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How does a resistor "resist" current/potential?

I know it's an elementary question, but I'm sure others are wondering too.

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    \$\begingroup\$ What's inside? A piece of some "sortaconductor" material whose ratio of length to cross section and conductance produces the desired value, with consideration to other properties such as power dissipation, temperature coefficient, inductive side-effects, etc. \$\endgroup\$ – Chris Stratton Aug 5 '11 at 17:08
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    \$\begingroup\$ Resistance is futile. Sorry, had to be said. \$\endgroup\$ – user3624 Aug 5 '11 at 17:26
  • \$\begingroup\$ @David - Ouch, David, that's a bad one. Just admit that you're only doing this because we can't downvote comments! ;-) \$\endgroup\$ – stevenvh Aug 10 '11 at 18:14
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    \$\begingroup\$ @Kevin Vermeer "sortaconductor" is of course not a technical term, just something I made up on the spur of the moment to stress the desired aspect, while avoiding the "semiconductor" term more associated with (though not limited to) nonlinear and active devices. Indeed one can of course make a resistor out of any non-superconducting wire. \$\endgroup\$ – Chris Stratton Aug 10 '11 at 19:28
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    \$\begingroup\$ @Kevin - Yes, but think of all the downvotes it could have had as well! :-) \$\endgroup\$ – stevenvh Aug 11 '11 at 4:44
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Just as it happens I'm reading this application note by Vishay titled "Basics of Linear Fixed Resistors", which explains the construction of PTH and SMT fixed resistors.

Most resistors have a resistive layer on the surface of a non-conductive carrier, either carbon or metal-based or thick film. The resistance value is obtained by laser-cutting lines in the film.

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  • \$\begingroup\$ Just read the first couple of pages. Good information. Just what I was looking for. Thanks! \$\endgroup\$ – Shubham Aug 5 '11 at 17:43
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    \$\begingroup\$ The resistance value is tweaked by the laser for tight-tolerance components. For wider tolerances, resistance is controlled by composition of the material plus controlled deposition. It's a lot cheaper. \$\endgroup\$ – Mike DeSimone Mar 28 '12 at 2:45
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The simplest is just a wirewound resistor. Metals are not perfect conductors, so a long thin piece of wire will have a predictable resistance to it. Cram it inside a little component by wrapping it into a helix.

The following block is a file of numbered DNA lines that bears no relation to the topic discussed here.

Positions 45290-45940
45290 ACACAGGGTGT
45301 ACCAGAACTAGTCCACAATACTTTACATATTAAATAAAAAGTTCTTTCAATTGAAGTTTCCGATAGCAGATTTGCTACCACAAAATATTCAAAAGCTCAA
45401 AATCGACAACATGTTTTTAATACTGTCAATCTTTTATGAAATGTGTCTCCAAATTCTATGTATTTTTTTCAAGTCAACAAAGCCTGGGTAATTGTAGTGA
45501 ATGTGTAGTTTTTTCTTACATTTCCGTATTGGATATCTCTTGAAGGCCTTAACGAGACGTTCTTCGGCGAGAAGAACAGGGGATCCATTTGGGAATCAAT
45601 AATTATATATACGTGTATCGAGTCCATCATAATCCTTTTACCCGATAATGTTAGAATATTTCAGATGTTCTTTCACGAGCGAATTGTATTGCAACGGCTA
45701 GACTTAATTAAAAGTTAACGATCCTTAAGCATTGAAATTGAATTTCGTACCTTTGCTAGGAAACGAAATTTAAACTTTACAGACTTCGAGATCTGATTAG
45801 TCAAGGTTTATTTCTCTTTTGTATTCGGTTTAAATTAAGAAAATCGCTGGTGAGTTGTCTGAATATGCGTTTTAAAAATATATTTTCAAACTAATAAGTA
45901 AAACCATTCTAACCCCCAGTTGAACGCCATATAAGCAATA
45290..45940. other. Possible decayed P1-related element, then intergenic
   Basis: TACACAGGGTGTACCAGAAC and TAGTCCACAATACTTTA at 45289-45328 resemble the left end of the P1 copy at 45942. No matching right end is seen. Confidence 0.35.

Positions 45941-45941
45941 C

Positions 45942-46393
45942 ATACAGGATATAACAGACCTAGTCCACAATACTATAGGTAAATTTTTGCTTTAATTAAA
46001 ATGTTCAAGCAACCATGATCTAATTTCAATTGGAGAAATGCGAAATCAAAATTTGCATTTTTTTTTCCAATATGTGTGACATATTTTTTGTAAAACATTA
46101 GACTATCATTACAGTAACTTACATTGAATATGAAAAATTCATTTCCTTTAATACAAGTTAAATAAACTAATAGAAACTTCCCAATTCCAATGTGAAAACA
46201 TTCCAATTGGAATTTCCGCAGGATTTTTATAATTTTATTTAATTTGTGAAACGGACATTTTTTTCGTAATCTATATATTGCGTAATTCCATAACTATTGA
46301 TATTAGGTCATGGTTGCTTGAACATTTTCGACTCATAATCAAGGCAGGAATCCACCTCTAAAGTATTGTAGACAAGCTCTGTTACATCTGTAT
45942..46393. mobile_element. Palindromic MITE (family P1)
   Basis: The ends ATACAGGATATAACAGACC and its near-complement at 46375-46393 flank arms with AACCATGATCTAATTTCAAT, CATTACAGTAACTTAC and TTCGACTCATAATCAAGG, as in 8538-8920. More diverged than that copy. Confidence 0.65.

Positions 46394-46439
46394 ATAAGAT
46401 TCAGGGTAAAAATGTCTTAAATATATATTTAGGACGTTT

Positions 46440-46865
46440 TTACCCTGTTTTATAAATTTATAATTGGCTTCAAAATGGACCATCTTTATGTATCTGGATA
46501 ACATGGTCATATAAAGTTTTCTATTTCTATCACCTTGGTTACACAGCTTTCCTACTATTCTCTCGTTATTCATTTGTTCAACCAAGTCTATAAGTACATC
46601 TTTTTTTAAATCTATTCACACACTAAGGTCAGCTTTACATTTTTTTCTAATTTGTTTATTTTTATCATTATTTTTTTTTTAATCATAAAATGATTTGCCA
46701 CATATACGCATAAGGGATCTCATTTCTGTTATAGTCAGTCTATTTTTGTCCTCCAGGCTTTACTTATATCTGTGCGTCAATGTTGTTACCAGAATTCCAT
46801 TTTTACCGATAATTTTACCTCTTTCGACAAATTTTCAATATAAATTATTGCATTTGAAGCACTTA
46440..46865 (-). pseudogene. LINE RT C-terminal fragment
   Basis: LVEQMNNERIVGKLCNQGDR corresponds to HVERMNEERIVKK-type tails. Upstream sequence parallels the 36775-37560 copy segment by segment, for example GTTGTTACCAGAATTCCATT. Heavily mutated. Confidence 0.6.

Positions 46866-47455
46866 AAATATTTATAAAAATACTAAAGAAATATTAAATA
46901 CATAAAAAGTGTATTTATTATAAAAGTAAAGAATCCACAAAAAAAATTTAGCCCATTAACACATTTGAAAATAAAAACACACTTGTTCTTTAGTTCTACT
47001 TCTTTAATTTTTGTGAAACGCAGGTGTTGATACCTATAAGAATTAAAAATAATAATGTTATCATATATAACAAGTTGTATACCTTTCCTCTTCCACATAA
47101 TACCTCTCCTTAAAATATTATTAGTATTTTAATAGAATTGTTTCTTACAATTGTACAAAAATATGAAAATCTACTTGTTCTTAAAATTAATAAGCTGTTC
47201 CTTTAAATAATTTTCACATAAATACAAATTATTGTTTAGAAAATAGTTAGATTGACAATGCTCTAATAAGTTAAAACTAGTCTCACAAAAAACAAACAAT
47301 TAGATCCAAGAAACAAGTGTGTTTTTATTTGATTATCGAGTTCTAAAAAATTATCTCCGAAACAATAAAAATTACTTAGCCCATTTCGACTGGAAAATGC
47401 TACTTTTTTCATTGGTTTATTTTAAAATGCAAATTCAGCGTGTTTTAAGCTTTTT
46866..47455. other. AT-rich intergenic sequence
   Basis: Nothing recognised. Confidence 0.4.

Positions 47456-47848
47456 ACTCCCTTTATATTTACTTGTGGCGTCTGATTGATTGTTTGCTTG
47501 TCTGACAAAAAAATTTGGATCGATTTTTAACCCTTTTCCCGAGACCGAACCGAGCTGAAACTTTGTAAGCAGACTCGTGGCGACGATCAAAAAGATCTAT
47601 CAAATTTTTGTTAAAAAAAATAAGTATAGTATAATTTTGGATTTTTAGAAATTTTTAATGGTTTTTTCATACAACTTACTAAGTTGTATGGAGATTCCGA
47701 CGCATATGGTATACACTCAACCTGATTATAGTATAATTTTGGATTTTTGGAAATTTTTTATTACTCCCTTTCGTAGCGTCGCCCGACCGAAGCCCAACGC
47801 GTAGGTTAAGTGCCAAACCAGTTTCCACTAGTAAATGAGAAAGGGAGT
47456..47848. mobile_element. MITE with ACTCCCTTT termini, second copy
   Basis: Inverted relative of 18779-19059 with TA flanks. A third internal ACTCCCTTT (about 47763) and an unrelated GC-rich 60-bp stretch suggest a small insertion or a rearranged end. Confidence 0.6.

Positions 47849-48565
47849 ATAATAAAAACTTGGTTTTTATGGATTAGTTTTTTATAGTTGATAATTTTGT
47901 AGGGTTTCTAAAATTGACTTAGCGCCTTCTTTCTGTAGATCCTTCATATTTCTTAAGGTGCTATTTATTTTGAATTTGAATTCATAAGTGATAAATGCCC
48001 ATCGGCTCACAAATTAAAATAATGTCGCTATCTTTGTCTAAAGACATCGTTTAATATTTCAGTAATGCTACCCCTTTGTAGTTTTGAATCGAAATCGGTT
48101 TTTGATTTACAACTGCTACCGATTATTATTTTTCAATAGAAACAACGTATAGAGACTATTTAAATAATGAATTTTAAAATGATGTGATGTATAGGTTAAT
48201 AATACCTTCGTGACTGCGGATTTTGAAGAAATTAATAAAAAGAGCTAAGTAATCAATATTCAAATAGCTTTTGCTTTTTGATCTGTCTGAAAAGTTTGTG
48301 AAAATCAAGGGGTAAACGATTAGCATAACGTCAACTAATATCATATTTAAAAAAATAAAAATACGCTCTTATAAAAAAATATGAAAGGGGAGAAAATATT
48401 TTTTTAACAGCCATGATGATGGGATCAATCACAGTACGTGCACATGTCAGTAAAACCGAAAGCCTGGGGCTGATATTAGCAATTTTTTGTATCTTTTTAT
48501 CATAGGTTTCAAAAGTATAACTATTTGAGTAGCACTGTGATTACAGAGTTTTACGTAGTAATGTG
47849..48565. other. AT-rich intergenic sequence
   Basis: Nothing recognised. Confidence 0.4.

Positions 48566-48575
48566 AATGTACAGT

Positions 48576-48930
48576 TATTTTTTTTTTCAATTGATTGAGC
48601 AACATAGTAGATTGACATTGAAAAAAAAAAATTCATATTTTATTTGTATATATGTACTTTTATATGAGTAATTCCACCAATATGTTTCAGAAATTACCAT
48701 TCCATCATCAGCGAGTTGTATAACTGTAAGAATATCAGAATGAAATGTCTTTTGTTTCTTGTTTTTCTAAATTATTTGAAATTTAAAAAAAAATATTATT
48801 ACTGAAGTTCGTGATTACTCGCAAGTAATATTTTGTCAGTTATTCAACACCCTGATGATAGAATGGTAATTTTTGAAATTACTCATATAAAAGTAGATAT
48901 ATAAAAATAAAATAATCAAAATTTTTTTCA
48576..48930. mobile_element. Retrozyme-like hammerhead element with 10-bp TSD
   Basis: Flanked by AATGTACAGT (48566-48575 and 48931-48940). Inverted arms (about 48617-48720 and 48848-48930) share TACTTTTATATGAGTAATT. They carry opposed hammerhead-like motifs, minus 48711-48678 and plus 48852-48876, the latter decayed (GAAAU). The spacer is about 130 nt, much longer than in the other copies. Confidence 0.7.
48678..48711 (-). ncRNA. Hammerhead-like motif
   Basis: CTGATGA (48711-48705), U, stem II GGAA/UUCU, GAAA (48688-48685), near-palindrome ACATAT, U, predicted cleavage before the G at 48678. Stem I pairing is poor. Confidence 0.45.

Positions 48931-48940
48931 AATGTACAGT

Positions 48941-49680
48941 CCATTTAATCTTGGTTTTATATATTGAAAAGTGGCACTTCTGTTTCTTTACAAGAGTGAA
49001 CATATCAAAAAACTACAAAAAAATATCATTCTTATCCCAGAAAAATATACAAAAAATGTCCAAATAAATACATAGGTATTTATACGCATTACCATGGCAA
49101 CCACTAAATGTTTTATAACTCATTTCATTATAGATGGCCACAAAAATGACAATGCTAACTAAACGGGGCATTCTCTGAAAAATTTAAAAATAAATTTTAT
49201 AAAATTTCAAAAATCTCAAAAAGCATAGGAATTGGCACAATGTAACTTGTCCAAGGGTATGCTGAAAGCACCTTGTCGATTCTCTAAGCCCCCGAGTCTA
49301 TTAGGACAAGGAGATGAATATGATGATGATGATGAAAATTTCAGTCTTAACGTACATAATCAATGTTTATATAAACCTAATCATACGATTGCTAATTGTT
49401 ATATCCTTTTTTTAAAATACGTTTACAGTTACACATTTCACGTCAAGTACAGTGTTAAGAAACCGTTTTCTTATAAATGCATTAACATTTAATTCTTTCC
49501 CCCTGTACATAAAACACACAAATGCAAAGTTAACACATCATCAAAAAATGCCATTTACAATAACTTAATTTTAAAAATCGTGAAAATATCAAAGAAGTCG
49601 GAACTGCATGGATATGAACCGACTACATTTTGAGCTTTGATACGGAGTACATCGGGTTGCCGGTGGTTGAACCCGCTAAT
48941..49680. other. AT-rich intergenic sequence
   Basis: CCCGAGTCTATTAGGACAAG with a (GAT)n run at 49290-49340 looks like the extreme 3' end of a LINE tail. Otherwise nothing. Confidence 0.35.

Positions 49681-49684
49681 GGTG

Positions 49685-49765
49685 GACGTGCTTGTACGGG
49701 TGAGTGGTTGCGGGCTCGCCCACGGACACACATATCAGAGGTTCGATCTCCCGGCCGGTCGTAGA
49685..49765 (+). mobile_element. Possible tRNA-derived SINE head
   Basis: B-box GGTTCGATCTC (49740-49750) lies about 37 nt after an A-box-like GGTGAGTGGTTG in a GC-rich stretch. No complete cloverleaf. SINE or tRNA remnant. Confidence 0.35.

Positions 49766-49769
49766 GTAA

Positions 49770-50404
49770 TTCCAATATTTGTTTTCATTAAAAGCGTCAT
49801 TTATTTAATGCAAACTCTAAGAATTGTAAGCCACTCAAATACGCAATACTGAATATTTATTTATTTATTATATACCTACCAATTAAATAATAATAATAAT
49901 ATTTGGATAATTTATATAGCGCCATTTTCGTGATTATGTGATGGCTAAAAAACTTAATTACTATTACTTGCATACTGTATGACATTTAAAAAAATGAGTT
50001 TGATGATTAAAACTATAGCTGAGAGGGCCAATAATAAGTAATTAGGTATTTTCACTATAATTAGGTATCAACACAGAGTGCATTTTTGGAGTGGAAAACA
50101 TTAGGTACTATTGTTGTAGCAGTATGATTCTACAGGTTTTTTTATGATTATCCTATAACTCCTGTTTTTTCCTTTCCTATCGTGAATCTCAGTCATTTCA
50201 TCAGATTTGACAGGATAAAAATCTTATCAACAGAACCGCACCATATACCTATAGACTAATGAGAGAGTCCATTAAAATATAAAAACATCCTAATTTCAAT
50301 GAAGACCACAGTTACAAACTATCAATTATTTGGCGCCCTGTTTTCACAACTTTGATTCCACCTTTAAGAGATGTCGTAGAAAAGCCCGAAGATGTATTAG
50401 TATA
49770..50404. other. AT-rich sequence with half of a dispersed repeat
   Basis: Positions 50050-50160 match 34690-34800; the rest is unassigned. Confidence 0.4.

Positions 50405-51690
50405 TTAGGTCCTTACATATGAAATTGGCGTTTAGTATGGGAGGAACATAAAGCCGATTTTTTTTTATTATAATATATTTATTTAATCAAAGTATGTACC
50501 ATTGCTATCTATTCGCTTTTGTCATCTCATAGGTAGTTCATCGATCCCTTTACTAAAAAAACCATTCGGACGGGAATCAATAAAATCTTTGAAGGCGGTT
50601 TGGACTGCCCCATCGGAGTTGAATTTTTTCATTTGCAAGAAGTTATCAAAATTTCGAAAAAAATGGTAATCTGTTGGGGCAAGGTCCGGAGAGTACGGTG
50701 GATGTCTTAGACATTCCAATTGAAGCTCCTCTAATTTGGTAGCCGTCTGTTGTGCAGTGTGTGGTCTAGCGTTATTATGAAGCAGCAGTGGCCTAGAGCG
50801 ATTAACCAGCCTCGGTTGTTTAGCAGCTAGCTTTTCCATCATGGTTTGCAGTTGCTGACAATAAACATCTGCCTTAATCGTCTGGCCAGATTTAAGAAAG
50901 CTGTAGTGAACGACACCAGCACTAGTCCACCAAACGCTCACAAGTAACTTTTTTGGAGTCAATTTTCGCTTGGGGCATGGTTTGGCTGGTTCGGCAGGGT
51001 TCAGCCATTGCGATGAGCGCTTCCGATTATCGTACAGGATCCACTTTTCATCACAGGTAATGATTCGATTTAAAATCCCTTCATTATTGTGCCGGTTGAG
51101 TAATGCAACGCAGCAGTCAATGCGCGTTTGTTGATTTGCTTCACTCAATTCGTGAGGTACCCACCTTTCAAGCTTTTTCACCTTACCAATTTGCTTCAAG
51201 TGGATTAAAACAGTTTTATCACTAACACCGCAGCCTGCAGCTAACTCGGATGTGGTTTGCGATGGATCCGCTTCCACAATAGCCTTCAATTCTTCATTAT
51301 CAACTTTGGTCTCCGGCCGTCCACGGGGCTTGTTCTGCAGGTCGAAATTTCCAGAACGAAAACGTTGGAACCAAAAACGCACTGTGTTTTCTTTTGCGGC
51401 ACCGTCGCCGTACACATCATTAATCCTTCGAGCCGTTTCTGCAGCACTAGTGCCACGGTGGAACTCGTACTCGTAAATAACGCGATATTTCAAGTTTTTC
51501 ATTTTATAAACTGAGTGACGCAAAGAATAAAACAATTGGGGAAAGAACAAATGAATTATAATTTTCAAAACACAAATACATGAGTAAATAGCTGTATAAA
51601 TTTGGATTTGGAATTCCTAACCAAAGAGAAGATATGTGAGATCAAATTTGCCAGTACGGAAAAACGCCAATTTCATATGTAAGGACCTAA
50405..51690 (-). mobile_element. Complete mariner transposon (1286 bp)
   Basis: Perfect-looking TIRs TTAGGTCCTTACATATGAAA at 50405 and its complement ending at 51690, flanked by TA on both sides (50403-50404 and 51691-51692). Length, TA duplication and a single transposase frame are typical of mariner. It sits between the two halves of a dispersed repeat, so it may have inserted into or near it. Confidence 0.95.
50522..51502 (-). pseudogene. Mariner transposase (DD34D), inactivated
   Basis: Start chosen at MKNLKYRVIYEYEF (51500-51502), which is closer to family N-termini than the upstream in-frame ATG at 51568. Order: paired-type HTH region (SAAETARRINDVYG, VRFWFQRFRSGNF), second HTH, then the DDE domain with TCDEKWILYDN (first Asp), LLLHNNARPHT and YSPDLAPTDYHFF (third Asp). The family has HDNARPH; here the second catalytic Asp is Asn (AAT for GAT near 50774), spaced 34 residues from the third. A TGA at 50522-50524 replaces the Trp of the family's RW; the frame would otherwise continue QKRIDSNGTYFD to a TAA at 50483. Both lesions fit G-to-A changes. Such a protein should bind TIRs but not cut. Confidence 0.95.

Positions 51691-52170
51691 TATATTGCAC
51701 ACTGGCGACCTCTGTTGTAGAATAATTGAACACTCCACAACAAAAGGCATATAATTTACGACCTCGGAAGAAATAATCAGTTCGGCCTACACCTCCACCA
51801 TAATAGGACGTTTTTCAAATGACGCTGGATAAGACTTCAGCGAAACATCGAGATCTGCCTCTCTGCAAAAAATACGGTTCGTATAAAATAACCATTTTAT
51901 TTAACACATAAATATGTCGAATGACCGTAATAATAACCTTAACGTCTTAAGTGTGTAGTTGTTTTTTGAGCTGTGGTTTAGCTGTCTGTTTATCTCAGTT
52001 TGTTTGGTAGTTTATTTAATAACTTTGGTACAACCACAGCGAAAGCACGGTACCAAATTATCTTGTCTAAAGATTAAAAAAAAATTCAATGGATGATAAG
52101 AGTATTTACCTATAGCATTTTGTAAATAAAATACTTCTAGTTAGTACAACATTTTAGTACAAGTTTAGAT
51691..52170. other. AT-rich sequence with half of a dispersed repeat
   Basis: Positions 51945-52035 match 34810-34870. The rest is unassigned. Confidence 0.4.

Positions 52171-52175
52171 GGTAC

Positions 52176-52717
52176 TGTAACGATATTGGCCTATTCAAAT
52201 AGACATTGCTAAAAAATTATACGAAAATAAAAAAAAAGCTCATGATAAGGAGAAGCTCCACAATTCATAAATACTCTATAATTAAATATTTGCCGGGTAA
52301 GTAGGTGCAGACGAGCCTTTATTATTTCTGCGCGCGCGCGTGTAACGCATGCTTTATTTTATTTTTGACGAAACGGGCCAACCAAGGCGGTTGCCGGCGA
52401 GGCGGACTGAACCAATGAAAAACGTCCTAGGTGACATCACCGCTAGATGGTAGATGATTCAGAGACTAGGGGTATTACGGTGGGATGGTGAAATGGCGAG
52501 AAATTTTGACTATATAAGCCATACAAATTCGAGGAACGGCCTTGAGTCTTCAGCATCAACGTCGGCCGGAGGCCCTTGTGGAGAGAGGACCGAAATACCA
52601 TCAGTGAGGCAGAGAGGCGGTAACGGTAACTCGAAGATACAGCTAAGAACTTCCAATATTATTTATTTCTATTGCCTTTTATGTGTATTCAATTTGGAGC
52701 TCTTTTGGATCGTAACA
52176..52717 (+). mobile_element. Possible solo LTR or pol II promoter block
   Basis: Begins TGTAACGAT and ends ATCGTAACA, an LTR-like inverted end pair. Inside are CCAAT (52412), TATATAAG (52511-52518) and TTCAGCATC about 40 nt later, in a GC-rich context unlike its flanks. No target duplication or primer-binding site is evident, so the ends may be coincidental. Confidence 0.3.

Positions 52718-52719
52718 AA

enter image description here

There are many other types, too, using thin films, etc:

enter image description here

As for what causes resistance, a simple explanation is that it's analogous to friction. It converts electrical energy into heat energy, the same way friction converts mechanical energy into heat energy.

For a more detailed description, you need to get into physics. In metals, like a wire-wound resistor, "the thermal motion of ions is the primary source of scattering of electrons (due to destructive interference of free electron waves on non-correlating potentials of ions), and is thus the prime cause of metal resistance"

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    \$\begingroup\$ There are certainly roles for such resistors, but the relatively low resistance per unit length that prompts the coiled winding means they will have a high inductance for a given resistance, limiting their use (as resistors) to lower frequency applications. Taken to an extreme, there are parts where the inductance is the goal and the resistance the side effect. \$\endgroup\$ – Chris Stratton Aug 5 '11 at 19:03
  • \$\begingroup\$ @Chris: It's a simple type of resistor, so useful for explaining, and the inductance is minimized with things like en.wikipedia.org/wiki/Ayrton-Perry_winding \$\endgroup\$ – endolith Aug 5 '11 at 19:07
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Here is a link which I suppose, will definitely quench your thirst if nothing else has yet.

http://www.ecawa.asn.au/home/jfuller/electronics/resistors.htm

Inside a carbon resistor is a 'ceramic 'core' on which is deposited a spiral carbon 'track'. The track may have been machined, or 'burnt' away with a laser beam.

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